Ancient Gene Duplications, Rather Than Polyploidization, Facilitate Diversification of Petal Pigmentation Patterns in Clarkia gracilis (Onagraceae).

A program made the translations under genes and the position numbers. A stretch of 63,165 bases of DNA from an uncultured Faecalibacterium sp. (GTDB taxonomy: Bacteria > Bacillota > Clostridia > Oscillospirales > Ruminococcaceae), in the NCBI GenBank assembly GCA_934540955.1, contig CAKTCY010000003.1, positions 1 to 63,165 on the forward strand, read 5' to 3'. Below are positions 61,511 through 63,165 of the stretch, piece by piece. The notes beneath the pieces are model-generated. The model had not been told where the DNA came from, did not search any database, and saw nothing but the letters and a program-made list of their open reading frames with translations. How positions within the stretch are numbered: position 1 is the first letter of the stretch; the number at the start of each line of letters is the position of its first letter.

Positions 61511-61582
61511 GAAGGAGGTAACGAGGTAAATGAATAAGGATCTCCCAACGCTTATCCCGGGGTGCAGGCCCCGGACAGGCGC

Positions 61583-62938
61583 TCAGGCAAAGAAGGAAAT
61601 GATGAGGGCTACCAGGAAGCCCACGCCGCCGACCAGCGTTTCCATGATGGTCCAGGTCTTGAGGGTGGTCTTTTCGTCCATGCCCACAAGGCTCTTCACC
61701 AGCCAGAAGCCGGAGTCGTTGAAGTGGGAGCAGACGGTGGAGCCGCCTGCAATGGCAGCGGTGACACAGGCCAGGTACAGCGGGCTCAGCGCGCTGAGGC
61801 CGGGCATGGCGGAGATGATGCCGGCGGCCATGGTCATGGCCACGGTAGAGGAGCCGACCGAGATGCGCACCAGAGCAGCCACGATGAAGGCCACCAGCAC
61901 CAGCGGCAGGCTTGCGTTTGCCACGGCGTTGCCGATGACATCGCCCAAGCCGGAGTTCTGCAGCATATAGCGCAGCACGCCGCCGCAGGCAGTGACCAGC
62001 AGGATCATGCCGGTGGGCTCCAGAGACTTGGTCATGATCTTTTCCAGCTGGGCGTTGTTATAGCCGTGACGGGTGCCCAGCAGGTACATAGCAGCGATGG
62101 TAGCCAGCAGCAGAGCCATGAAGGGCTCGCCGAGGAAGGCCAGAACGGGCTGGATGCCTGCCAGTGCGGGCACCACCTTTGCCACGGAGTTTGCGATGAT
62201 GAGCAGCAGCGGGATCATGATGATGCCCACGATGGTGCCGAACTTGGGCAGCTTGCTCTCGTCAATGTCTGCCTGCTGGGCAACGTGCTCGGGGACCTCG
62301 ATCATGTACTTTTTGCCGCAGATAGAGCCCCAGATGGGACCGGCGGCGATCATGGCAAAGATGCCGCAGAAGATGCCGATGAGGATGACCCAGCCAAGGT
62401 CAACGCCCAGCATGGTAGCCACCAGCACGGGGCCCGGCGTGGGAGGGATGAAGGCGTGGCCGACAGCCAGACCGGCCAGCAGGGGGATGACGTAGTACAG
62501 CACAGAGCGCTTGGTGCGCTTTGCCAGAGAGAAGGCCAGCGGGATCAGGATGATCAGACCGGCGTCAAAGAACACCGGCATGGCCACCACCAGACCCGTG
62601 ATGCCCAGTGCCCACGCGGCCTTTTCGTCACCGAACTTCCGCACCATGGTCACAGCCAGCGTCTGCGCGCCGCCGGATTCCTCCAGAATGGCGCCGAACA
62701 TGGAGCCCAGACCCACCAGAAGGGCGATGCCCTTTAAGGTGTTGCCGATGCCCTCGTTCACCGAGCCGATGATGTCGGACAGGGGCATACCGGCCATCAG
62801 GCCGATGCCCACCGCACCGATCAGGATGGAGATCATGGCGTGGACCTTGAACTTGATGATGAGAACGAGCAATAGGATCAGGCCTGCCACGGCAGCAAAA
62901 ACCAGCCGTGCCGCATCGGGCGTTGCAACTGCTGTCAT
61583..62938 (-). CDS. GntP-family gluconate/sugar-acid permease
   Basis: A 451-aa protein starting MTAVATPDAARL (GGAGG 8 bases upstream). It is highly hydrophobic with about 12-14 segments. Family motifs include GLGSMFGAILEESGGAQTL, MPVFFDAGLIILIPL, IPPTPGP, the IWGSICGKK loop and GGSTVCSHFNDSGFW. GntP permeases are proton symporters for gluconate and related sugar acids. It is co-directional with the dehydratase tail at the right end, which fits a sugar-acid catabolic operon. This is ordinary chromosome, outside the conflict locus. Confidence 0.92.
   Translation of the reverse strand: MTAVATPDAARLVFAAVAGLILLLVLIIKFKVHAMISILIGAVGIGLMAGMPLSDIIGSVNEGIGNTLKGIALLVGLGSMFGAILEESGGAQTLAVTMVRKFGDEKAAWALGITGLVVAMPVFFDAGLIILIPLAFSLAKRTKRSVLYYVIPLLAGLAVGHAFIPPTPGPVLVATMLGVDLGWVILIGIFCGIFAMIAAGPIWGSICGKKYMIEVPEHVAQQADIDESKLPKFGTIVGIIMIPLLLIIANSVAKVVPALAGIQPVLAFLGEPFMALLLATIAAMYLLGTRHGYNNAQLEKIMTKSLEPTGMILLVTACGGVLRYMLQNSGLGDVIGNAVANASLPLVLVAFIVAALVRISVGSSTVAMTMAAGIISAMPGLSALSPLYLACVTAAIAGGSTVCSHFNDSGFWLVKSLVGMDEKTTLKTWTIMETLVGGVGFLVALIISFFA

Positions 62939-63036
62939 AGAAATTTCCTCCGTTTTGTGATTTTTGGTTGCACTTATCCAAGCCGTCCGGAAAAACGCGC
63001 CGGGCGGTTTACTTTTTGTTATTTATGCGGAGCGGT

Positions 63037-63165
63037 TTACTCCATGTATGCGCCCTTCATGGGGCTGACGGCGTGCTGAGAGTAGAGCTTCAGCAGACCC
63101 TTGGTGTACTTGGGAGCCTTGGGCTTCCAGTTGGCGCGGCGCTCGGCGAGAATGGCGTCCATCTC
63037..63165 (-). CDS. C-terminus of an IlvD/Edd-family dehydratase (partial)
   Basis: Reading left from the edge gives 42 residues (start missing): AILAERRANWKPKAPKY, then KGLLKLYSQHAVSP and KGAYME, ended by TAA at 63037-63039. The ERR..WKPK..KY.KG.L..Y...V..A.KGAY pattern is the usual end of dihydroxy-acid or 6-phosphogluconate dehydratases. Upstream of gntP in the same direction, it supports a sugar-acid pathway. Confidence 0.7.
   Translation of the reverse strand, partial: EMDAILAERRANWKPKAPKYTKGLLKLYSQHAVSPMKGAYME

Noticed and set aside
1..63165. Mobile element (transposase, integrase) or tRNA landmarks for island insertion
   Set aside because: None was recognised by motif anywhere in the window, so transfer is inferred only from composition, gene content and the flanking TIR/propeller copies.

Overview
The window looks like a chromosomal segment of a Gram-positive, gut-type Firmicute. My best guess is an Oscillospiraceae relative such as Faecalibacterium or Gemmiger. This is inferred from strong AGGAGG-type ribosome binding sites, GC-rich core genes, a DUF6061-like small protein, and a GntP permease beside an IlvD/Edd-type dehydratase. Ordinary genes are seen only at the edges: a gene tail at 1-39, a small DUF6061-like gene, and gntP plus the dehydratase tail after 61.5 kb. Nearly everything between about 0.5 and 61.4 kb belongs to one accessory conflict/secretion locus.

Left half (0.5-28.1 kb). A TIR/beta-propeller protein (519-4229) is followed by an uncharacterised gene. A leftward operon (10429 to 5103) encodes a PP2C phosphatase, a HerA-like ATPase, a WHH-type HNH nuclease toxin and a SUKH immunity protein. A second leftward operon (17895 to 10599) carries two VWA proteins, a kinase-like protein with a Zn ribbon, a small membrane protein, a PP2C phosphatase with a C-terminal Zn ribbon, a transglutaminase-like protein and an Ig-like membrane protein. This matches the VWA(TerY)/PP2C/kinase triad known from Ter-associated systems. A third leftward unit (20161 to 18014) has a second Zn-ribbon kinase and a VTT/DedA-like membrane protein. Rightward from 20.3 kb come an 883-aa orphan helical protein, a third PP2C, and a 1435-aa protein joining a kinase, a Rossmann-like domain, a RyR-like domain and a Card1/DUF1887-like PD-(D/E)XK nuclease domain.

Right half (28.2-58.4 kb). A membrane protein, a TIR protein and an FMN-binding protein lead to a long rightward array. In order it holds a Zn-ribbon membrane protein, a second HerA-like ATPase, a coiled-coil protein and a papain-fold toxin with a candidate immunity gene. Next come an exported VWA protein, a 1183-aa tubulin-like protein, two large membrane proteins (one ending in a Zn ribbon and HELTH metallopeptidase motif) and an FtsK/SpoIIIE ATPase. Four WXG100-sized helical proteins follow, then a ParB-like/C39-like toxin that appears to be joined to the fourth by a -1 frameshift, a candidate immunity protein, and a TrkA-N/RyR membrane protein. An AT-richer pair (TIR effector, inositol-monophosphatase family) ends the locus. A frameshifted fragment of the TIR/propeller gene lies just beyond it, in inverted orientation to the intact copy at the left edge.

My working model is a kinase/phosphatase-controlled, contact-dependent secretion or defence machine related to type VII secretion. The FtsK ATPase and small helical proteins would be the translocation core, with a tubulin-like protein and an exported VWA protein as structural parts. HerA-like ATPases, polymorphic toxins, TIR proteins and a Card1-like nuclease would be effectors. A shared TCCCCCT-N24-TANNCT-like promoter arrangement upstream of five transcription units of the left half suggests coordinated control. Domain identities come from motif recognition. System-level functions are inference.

It has been suggested that gene duplication and polyploidization create opportunities for the evolution of novel characters. However, the connections between the effects of polyploidization and morphological novelties have rarely been examined. In this study, we investigated whether petal pigmentation patterning in an allotetraploid Clarkia gracilis has evolved as a result of polyploidization. Clarkia gracilis is thought to be derived through a recent polyploidization event with two diploid species, C. amoena huntiana and an extinct species that is closely related to C. lassenensis. We reconstructed phylogenetic relationships of the R2R3-MYBs (the regulators of petal pigmentation) from two subspecies of C. gracilis and the two purported progenitors, C. a. huntiana and C. lassenensis. The gene tree reveals that these R2R3-MYB genes have arisen through duplications that occurred before the divergence of the two progenitor species, that is, before polyploidization. After polyploidization and subsequent gene loss, only one of the two orthologous copies inherited from the progenitors was retained in the polyploid, turning it to diploid inheritance. We examined evolutionary changes in these R2R3-MYBs and in their expression, which reveals that the changes affecting patterning (including expression domain contraction, loss-of-function mutation, cis-regulatory mutation) occurred after polyploidization within the C. gracilis lineages. Our results thus suggest that polyploidization itself is not necessary in producing novel petal color patterns. By contrast, duplications of R2R3-MYB genes in the common ancestor of the two progenitors have apparently facilitated diversification of petal pigmentation patterns.
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